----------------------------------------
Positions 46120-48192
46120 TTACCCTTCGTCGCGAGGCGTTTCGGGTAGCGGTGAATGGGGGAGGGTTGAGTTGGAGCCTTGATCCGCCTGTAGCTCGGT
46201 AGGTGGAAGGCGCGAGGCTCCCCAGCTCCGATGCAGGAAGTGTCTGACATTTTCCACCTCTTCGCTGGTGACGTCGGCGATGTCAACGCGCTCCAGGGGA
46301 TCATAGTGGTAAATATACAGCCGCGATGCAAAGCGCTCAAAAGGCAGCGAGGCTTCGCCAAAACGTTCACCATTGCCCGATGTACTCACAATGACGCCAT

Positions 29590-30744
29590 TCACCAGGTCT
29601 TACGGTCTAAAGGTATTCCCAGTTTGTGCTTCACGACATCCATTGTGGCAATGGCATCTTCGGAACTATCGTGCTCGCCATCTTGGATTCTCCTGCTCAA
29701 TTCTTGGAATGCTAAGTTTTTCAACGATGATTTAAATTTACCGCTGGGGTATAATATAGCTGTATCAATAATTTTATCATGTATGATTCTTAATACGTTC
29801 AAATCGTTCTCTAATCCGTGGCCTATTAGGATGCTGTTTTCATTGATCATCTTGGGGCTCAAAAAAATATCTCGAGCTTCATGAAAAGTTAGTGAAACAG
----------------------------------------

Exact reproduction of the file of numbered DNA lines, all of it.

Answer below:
Positions 46120-48192
46120 TTACCCTTCGTCGCGAGGCGTTTCGGGTAGCGGTGAATGGGGGAGGGTTGAGTTGGAGCCTTGATCCGCCTGTAGCTCGGT
46201 AGGTGGAAGGCGCGAGGCTCCCCAGCTCCGATGCAGGAAGTGTCTGACATTTTCCACCTCTTCGCTGGTGACGTCGGCGATGTCAACGCGCTCCAGGGGA
46301 TCATAGTGGTAAATATACAGCCGCGATGCAAAGCGCTCAAAAGGCAGCGAGGCTTCGCCAAAACGTTCACCATTGCCCGATGTACTCACAATGACGCCAT

Positions 29590-30744
29590 TCACCAGGTCT
29601 TACGGTCTAAAGGTATTCCCAGTTTGTGCTTCACGACATCCATTGTGGCAATGGCATCTTCGGAACTATCGTGCTCGCCATCTTGGATTCTCCTGCTCAA
29701 TTCTTGGAATGCTAAGTTTTTCAACGATGATTTAAATTTACCGCTGGGGTATAATATAGCTGTATCAATAATTTTATCATGTATGATTCTTAATACGTTC
29801 AAATCGTTCTCTAATCCGTGGCCTATTAGGATGCTGTTTTCATTGATCATCTTGGGGCTCAAAAAAATATCTCGAGCTTCATGAAAAGTTAGTGAAACAG